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Law Firm Marketing and Business Development

Leadership: Nurturing Thought Leaders

When your target audience has an opportunity to connect with the thoughts and expertise of a team member, there’s a stronger bond of trust than if that same audience were reading a press release. Here's how to make that happen.

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Trust and authenticity were hot topics in 2017. According to one expert, trust in businesses is on the decline, especially at the executive level. It’s no longer enough to have your brand or C-level brand representatives tell the public that your organization will do right by them.

For law firms, trust and reputation are critical to success. Your firm builds up trust capital every day with its clients through the hard work and experience of the team. Then the advocacy engine kicks in through word-of-mouth referrals from satisfied clients. And while advocacy and word-of-mouth are phenomenal (and free) marketing, they’re typically not scalable. Stories of advocacy exist in isolated pockets of conversation. Your firm doesn’t have the ability to influence or shape those conversations because you aren’t originating them. That’s where thought leadership comes in.

Why Is Thought Leadership Important?

Thought leadership is your firm’s opportunity to demonstrate your expertise and differentiation through content created by people in the firm. When your target audience has an opportunity to connect with the thoughts and expertise of a team member, there’s a stronger bond of trust than if that same audience were reading a press release.

Thought leadership also becomes something people can talk about as advocates. They can share articles, podcasts, webinars, videos or any other piece of content with their own networks. Their experience with your firm doesn’t need to be limited to a private and confidential case that you worked on with them.

Last, thought leadership is a way to humanize your firm and build public trust with a large audience. This can become a competitive advantage for business development and recruiting alike.

Identifying Thought Leaders

We noted above that trust levels are low at the executive level, so when we speak about identifying thought leaders inside your firm, we are focusing on everyone else.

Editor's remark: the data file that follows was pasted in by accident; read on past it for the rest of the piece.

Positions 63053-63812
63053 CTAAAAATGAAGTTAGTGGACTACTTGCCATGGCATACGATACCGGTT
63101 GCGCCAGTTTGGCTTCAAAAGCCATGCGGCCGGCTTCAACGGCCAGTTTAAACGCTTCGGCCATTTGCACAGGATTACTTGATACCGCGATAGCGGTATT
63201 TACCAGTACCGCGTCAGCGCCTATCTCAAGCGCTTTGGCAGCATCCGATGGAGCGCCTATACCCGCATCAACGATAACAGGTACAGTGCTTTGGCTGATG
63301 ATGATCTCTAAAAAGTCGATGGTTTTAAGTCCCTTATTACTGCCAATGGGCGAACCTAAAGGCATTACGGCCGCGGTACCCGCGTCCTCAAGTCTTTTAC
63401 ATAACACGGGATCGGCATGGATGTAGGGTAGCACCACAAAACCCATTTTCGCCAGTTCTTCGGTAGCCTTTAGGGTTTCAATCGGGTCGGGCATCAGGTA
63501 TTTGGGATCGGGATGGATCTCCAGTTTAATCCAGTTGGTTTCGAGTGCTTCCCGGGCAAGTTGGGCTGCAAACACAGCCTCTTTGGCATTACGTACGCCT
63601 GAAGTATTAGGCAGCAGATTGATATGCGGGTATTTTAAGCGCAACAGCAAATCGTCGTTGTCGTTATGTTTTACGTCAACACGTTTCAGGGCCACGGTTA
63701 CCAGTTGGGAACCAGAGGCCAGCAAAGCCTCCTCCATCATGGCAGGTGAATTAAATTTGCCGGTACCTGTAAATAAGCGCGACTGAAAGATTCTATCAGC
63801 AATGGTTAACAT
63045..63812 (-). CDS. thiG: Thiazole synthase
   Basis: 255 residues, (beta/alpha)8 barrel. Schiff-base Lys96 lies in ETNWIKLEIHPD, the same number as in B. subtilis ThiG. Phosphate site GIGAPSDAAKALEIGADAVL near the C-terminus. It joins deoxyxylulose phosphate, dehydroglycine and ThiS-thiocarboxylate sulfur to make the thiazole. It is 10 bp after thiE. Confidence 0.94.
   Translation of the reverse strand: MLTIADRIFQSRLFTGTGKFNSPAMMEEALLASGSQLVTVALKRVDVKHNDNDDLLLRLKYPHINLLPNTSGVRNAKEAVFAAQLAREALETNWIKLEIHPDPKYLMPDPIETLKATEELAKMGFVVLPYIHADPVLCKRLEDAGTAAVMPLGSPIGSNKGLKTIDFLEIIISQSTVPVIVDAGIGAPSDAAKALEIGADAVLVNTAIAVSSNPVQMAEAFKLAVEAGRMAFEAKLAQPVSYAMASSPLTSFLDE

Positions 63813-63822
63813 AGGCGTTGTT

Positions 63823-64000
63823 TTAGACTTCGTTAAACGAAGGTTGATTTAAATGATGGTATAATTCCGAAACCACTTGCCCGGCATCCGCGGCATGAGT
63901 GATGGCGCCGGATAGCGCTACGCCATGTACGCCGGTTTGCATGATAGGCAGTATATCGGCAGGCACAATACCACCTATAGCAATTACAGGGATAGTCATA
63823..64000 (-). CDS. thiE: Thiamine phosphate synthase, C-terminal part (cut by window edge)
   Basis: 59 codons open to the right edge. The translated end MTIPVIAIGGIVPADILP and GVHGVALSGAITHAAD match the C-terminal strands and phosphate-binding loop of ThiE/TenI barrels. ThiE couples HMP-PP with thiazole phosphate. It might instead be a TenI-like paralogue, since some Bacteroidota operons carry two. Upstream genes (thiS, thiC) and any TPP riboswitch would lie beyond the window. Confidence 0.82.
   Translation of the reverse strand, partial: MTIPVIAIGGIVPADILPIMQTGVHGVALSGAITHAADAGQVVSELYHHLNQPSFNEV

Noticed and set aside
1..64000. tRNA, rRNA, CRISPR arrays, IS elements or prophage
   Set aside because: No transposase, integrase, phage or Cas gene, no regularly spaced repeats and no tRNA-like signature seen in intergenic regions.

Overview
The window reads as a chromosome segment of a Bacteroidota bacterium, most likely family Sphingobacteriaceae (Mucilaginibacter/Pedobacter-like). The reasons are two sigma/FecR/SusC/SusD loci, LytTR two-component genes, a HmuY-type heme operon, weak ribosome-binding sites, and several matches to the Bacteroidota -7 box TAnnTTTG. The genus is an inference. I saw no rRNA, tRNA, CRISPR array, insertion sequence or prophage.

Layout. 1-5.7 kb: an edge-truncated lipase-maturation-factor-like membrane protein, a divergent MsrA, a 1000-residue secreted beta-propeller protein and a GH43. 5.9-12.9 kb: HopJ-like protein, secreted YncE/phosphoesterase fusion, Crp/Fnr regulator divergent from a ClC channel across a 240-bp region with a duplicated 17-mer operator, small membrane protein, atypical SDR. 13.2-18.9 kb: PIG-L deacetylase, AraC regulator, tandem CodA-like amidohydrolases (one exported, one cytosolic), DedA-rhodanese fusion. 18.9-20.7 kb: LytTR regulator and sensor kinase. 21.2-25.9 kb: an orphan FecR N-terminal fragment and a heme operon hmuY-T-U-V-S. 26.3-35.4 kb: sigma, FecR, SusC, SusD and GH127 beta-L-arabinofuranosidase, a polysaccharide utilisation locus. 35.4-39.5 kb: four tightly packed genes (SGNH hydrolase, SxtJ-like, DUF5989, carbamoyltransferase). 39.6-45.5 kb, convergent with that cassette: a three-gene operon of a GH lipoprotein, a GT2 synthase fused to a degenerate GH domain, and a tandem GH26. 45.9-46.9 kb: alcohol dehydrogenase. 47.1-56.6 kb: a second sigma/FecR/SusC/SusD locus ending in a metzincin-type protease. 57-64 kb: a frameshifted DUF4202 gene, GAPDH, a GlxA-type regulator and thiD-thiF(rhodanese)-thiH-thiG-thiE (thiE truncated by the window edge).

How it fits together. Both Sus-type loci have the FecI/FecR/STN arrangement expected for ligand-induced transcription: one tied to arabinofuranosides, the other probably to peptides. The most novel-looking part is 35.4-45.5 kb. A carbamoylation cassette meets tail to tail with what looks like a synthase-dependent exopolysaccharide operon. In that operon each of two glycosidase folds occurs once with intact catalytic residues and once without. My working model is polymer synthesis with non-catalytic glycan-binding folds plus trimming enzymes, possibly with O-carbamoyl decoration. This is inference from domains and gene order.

Good Storytellers

Above all, thought leaders are good storytellers. They understand their audience and how to communicate a topic to them in a way that’s accessible, memorable and authentic. Look for people in your organization who do this well.

Internal Subject-Matter Experts

Whose names come up most often when people are asking around internally for expertise? Yes, there will be obvious choices, as your firm likely has attorneys who concentrate on specific areas. But also look beyond the obvious choices and see if anyone sticks out as a go-to resource, or someone who is always in the know about the latest developments in your primary practice areas. You can put those people on the front lines and earn a reputation as being a go-to firm for reactions to breaking news.

External Readiness

One last characteristic of thought leaders is that they are comfortable in a social setting. They don’t have to be extroverts or have thousands of social media followers. They don’t even have to be accomplished speakers or writers, so long as there’s a willingness and excitement to learn how.

Developing Thought Leaders

  1. Once you identify who would make a good thought leader in the firm, you’ll need to develop them. If you already have an employee advocacy or ambassador program, then thought leadership becomes a natural extension and byproduct of their advocacy:
  2. They are engaged enough at work to become an active advocate. They share company content with their social networks, as well industry and relevant subject matter content from around the web.